The incidence of GIST is increasing annually (8); this may be due to improvement in immunohistochemistry and molecular classification, increased diagnosis of incidental GISTs on imaging, surgeries and endoscopies for unrelated purposes (9), or due to factors currently unknown to us. Though imatinib revolutionized the treatment and is the poster child for success stories of tyrosine kinase inhibitors in GIST, we now know that its long-term effectiveness is limited to less than 10% of patients (1). Few patients with imatinib treatment demonstrate primary resistance (disease progression within first 6 months of therapy), and at least half of the patients develop secondary resistance within 2 years (10). Also, many patients are unable to tolerate imatinib due to toxicities. Imatinib is not effective in patients with resistant mutations (such as in PDGFRA exon 18 D842V) as well as in wild-type (for example SDH-deficient, NF1- or BRAF-related) GIST (11). Therefore, the number of patients needing effective therapy after or apart from imatinib continues to rise, and not much is known about how to treat them. Even in patients who undergo long-term disease control, the treatment duration for which imatinib needs to be continued is unclear.
Casali et al. reported that most of the patients in the trial who remained progression-free after 10 years continued to be on imatinib (1). Though imatinib can be safely discontinued in many patients with chronic myelogenous leukemia with deep molecular response for at least 2 years (12), similar data in long-term GIST survivors is lacking. Earlier results from the BFR 14 trial has shown that imatinib interruption after 1, 3, or 5 years of treatment in patients with non-progressive GIST was associated with disease progression, even in patients with complete response. Moreover, though reinitiating imatinib restored tumor control and didn’t affect overall survival, the quality of responses were inferior as compared to those prior to discontinuation (13). Therefore, there is a need for some kind of biomarker like major molecular response in GIST to identify the subset of patients in whom imatinib can be safely discontinued.
As discussed, while the discovery of KIT and PDGFR as drug targets changed the landscape of GIST treatment, it came with certain pitfalls. The easy and effective treatment of GIST by tyrosine kinase inhibitors leads to their use as frontline treatment in the community setting, which indirectly served as a roadblock because fewer patients were referred for clinical trials at high-volume centers. The field, therefore, grew at a lesser pace as it is hard to do big studies on GIST not only due to their rarity but also because of less referral due to effective front-line therapies. In research to the focus was more on targeting the same tyrosine kinase pathway with inhibitors as compared to exploring other potential pathways such as combining targeted therapy with immunotherapy (4,14), exploiting unique metabolic deficiencies like loss of expression of argininosuccinate synthetase 1 (2), modulating tumor microenvironment and epigenetics, and targeting KIT by alternative ways like engaging switch pocket technology or tweaking its stability (15).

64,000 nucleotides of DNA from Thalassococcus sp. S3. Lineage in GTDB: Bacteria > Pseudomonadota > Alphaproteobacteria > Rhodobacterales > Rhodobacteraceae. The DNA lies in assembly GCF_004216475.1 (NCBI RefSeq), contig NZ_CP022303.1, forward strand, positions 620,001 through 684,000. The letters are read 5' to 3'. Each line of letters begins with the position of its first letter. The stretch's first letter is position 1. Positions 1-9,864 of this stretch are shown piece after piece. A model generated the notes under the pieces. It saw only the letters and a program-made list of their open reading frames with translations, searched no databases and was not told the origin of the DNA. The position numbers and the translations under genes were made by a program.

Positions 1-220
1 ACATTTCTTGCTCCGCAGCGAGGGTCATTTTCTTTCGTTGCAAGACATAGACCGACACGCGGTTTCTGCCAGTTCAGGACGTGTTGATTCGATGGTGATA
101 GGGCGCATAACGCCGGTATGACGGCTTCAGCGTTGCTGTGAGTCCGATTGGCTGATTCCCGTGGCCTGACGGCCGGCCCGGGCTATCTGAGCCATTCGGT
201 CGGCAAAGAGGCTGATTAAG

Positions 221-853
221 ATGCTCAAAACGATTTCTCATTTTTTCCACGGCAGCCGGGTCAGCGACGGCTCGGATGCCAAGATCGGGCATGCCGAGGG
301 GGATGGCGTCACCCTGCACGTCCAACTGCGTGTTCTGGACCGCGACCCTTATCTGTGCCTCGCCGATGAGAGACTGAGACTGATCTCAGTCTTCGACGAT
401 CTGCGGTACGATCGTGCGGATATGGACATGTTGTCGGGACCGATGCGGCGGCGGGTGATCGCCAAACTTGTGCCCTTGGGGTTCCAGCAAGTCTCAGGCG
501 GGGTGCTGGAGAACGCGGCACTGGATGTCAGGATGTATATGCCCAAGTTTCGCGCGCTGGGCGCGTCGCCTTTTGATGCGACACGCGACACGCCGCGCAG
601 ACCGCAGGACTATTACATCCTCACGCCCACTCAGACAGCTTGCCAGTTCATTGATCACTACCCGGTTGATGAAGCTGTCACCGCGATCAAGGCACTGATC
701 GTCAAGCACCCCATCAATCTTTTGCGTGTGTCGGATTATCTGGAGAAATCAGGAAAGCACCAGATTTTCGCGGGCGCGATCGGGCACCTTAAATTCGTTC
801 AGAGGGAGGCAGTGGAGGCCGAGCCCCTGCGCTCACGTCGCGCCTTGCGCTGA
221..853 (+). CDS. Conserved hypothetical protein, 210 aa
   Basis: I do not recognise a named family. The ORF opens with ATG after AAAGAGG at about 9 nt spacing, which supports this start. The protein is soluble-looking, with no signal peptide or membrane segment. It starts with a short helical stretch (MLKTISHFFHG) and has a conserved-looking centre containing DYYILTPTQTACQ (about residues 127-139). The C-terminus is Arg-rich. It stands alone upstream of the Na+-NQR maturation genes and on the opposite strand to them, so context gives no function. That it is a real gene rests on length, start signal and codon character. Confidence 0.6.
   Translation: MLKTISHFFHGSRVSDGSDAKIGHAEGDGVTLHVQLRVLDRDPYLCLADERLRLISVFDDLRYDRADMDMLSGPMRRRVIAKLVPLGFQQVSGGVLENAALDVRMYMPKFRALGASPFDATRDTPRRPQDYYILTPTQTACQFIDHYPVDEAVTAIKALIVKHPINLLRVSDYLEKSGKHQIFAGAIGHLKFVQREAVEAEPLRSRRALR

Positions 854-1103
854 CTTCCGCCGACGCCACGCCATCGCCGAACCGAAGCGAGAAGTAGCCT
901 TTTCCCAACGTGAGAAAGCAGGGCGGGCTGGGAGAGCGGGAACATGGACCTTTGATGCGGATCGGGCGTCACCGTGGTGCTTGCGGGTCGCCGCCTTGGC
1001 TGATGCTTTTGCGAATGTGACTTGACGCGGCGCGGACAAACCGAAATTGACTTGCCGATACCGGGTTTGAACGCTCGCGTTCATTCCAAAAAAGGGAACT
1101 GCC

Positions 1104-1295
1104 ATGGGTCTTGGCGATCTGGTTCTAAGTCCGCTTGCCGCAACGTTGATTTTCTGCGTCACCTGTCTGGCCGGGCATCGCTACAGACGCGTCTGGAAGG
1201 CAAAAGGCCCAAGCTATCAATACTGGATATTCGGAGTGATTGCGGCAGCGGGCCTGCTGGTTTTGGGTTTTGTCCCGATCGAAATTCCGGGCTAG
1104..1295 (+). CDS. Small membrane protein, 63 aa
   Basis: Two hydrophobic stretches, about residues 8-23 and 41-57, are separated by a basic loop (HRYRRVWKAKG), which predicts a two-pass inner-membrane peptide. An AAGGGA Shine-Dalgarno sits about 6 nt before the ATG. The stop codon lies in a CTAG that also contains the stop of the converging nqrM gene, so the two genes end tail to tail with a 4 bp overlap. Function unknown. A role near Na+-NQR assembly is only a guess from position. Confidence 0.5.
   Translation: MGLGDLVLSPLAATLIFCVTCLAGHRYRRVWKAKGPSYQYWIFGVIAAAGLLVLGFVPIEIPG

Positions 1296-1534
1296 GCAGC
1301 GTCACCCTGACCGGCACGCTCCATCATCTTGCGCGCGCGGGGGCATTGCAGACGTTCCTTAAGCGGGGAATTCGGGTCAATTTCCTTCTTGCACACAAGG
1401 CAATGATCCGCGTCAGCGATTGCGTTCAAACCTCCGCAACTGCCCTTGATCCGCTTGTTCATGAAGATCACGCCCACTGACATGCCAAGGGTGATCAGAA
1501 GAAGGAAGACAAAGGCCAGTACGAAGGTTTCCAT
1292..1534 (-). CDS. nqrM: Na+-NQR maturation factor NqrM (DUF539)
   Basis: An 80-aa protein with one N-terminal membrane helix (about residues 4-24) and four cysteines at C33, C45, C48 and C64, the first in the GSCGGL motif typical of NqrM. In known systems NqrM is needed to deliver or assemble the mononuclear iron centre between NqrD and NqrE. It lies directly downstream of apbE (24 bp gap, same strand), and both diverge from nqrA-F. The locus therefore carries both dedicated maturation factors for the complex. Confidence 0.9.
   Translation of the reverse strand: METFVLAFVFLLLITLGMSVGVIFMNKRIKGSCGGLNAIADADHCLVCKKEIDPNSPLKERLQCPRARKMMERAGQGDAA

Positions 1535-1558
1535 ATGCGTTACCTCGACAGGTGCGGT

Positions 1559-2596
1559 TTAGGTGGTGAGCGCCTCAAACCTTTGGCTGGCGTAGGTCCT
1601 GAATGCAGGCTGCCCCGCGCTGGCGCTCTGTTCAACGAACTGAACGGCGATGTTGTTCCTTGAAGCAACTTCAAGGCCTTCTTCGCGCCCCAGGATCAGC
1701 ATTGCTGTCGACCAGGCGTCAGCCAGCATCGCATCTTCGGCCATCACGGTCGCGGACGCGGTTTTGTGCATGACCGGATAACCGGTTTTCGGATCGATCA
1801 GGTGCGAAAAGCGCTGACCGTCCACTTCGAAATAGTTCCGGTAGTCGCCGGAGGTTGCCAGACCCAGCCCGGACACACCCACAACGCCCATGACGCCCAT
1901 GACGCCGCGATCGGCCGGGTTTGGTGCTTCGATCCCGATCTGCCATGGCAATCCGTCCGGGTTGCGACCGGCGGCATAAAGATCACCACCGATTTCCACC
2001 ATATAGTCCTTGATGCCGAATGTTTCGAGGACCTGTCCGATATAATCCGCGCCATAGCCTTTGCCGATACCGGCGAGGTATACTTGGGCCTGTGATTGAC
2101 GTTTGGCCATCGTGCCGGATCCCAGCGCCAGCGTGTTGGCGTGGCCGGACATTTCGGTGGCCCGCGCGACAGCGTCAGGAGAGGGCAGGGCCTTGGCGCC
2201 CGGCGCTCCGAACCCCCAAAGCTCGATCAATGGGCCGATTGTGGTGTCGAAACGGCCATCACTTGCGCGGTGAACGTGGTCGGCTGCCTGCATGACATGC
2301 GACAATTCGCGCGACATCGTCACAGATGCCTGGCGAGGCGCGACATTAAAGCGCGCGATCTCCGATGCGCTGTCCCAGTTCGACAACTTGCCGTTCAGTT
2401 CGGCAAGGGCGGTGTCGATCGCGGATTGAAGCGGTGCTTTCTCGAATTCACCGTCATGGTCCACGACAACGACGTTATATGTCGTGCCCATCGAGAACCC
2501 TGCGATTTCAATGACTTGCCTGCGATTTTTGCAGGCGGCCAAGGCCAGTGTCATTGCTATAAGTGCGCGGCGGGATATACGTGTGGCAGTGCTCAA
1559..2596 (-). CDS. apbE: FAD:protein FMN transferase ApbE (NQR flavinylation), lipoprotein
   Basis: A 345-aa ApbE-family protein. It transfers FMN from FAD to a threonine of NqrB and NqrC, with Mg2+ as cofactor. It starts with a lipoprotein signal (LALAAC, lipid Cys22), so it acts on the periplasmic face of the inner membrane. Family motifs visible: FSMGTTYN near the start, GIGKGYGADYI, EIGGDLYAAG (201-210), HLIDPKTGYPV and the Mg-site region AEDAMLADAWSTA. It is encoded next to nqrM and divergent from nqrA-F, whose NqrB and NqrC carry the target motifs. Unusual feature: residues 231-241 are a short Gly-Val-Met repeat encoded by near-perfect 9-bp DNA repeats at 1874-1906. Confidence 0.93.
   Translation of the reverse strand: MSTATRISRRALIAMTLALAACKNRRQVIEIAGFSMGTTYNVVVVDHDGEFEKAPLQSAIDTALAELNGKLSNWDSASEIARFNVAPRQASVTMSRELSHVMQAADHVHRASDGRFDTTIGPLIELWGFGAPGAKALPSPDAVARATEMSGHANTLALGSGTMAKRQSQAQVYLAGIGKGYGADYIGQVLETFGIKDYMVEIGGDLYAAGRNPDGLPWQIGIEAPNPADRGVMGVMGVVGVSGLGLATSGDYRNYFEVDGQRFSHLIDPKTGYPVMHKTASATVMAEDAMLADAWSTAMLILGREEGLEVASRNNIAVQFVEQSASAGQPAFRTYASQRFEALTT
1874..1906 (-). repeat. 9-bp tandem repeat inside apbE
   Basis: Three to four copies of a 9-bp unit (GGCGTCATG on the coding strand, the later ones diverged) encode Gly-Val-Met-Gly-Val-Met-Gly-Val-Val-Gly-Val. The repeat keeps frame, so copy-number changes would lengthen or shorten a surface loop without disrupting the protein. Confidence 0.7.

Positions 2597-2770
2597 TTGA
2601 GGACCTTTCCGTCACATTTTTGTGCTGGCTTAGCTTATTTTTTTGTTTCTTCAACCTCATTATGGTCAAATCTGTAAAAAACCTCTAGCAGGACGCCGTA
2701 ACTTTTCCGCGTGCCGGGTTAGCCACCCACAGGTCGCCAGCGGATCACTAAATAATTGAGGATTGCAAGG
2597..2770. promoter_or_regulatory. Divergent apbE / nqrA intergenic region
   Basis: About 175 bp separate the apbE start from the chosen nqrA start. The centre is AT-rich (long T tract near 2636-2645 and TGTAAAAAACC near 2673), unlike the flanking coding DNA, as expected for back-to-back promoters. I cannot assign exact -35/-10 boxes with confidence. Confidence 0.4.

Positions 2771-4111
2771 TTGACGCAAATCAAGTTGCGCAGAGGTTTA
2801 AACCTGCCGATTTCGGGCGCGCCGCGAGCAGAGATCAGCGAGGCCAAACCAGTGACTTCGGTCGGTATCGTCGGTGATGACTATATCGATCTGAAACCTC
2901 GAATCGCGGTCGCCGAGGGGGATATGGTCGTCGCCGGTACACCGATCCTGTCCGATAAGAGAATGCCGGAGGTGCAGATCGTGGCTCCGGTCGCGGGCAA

It might also be worthwhile revisiting chemotherapy and radiation therapy in this new era. Traditionally GISTs are considered to be refractory to both radiation and chemotherapy (16). But this is based on old studies from the pre-imatinib era when both these modalities were being hammered by GISTs. However, now we know that chemotherapy and radiation both can modulate the tumor microenvironment and immune system (17) and may boost response to targeted therapies. Another option that seems intriguing is tumor debulking. Casali et al. reported that a small number of patients in the study underwent surgery for residual disease (1), but drawing a conclusion might not be possible due to small numbers, unplanned procedure per protocol, and selection bias. But we now know that 90% of patients will fail imatinib in the long run, and whether decreasing tumor burden may delay the onset of subsequent resistance is a matter of debate (18).
Conflicts of Interest: The authors have no conflicts of interest to declare.
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Cite this article as: Swami U, Monga V, Milhem M. Gastrointestinal stromal tumors—are we stuck and the way forward. Transl Gastroenterol Hepatol 2017;2:93.